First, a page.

Tech Bytes: 'Real world' Pokemon battles coming soon

'Real world' Pokemon battles coming soon

Many a childhood dream will come true next year, when Nintendo, The Pokemon Company and Niantic release Pokemon Go. The mobile game allows users to locate and battle Pokemon in the "real world", by using location information on their device.

Users can also play the game with a device called the Pokemon Go Plus, which can be worn on the wrist to execute in-game actions such as capturing Pokemon. The game will be available on both Android and iOS platforms.

Groceries delivered to your home in an hour

Online grocery company honestbee has struck a deal with NTUC FairPrice to deliver groceries to customers quickly and affordably.

When an order is placed with honestbee, a personal shopping concierge will pick up the items from an NTUC supermarket, and a delivery service will ensure the groceries arrive at your doorstep within the next hour.

Customers can also have groceries delivered to their parents or friends.

Two new cameras for Inspire 1 drone

Drone manufacturer DJI has announced two new cameras for its flagship Inspire 1 drone.

The interchangeable lens cameras, the Zenmuse X5 and Zenmuse X5R, feature Micro Four Thirds sensors, making them compatible with select Panasonic and Olympus lenses. Both cameras are capable of shooting up to 16MP stills and 4K videos at 30 frames a second.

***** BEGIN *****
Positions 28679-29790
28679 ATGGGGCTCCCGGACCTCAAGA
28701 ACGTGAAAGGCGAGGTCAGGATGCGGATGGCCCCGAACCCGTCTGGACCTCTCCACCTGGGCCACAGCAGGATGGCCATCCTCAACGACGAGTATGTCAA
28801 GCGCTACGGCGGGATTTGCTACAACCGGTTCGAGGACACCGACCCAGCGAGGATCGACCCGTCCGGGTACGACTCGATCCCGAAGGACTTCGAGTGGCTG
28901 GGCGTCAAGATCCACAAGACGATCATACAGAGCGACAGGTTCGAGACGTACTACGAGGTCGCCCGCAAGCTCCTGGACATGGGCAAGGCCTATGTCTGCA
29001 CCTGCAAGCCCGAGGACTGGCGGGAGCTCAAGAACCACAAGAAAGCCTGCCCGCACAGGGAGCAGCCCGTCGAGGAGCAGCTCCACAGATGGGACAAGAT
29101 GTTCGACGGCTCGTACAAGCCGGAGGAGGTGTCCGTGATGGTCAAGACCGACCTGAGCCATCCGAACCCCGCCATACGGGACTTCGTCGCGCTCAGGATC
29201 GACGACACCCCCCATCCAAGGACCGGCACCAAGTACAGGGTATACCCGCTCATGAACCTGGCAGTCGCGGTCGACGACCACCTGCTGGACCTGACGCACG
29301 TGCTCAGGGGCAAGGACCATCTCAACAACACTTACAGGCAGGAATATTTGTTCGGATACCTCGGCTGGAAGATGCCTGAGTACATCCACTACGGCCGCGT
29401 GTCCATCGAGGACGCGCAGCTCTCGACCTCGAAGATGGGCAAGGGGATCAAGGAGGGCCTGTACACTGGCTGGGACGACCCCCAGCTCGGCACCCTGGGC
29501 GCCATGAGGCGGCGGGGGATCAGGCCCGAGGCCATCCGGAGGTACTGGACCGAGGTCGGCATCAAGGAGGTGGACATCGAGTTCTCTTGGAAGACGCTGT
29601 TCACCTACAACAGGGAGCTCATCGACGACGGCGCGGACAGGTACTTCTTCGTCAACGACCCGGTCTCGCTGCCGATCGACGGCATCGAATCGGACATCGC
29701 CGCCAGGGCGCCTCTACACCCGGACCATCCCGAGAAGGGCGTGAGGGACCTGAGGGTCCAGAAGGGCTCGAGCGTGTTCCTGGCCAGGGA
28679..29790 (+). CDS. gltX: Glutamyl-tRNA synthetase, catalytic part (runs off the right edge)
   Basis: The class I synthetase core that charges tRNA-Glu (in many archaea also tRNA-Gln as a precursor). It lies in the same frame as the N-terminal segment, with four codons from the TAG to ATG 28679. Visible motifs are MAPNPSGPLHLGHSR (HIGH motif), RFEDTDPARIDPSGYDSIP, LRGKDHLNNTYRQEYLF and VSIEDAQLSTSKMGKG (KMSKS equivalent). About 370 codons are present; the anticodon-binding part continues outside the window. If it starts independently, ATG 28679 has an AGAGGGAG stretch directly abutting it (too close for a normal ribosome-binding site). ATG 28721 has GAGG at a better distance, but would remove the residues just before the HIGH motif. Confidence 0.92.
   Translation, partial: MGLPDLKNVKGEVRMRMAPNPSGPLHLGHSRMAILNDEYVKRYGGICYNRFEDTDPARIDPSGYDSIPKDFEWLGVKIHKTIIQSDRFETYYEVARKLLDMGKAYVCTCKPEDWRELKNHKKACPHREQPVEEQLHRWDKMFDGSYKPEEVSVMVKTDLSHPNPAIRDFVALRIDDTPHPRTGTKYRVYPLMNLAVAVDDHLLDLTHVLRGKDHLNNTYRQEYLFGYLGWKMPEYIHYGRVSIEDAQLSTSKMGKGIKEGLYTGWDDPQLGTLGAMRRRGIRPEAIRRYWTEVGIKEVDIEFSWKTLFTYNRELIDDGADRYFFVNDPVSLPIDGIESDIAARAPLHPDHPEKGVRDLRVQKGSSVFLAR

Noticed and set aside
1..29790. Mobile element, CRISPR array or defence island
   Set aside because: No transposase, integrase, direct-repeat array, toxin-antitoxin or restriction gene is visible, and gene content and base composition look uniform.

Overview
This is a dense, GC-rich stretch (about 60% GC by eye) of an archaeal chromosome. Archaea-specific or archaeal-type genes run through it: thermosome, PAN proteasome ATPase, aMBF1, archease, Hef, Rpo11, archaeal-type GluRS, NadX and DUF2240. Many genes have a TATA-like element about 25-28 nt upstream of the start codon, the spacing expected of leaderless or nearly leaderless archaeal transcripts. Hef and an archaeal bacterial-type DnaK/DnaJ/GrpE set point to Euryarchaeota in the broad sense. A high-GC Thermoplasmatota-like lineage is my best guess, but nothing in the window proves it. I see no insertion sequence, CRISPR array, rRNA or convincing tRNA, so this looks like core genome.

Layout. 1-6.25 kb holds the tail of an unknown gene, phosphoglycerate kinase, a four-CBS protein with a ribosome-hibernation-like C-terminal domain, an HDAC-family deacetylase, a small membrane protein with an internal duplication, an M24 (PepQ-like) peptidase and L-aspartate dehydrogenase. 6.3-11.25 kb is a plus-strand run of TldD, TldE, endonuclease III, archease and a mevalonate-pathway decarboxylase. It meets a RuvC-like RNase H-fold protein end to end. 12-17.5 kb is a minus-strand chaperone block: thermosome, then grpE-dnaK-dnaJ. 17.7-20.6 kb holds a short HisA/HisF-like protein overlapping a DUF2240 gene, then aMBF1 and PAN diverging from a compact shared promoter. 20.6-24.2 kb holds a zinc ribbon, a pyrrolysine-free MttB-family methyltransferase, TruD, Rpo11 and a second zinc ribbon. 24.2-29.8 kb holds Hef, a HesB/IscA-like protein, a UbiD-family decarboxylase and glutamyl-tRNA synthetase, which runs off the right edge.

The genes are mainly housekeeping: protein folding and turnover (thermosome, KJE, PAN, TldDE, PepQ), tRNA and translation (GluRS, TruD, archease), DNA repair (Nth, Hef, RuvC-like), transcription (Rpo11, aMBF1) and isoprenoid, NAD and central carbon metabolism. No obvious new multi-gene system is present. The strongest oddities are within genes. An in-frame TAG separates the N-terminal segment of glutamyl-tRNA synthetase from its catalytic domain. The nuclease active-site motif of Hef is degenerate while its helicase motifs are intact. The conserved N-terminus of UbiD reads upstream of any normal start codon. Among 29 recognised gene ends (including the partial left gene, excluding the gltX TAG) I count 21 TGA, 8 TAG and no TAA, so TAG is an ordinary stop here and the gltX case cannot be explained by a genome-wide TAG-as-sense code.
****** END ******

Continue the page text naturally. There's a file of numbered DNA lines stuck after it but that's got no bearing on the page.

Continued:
The X5R can shoot videos in more formats, including the CinemaDNG raw format.

Google's smartphone wallet service launched Android Pay, Google's tap-to-pay smartphone wallet service, was launched last week in the US.

The service is available for NFC-enabled Android devices running KitKat 4.4 and above.

There are more than a million points across the country that accept Android Pay, and it also supports debit and credit cards from Visa, MasterCard, American Express and Discover, as well as a range of banks.

Wire-free version of popular headphones

Audiophiles who want a wire-free version of the popular V-Moda M-100 headphones can now plump for the Crossfade Wireless.

The US$300 (S$424) headphones are connected via Bluetooth, but plugging in the cord automatically shuts off all the connecting electronics, which keeps lag to a minimum.

Compiled by Lisabel Ting

A version of this article appeared in the print edition of The Straits Times on September 16, 2015, with the headline 'TechBytes'. Print Edition | Subscribe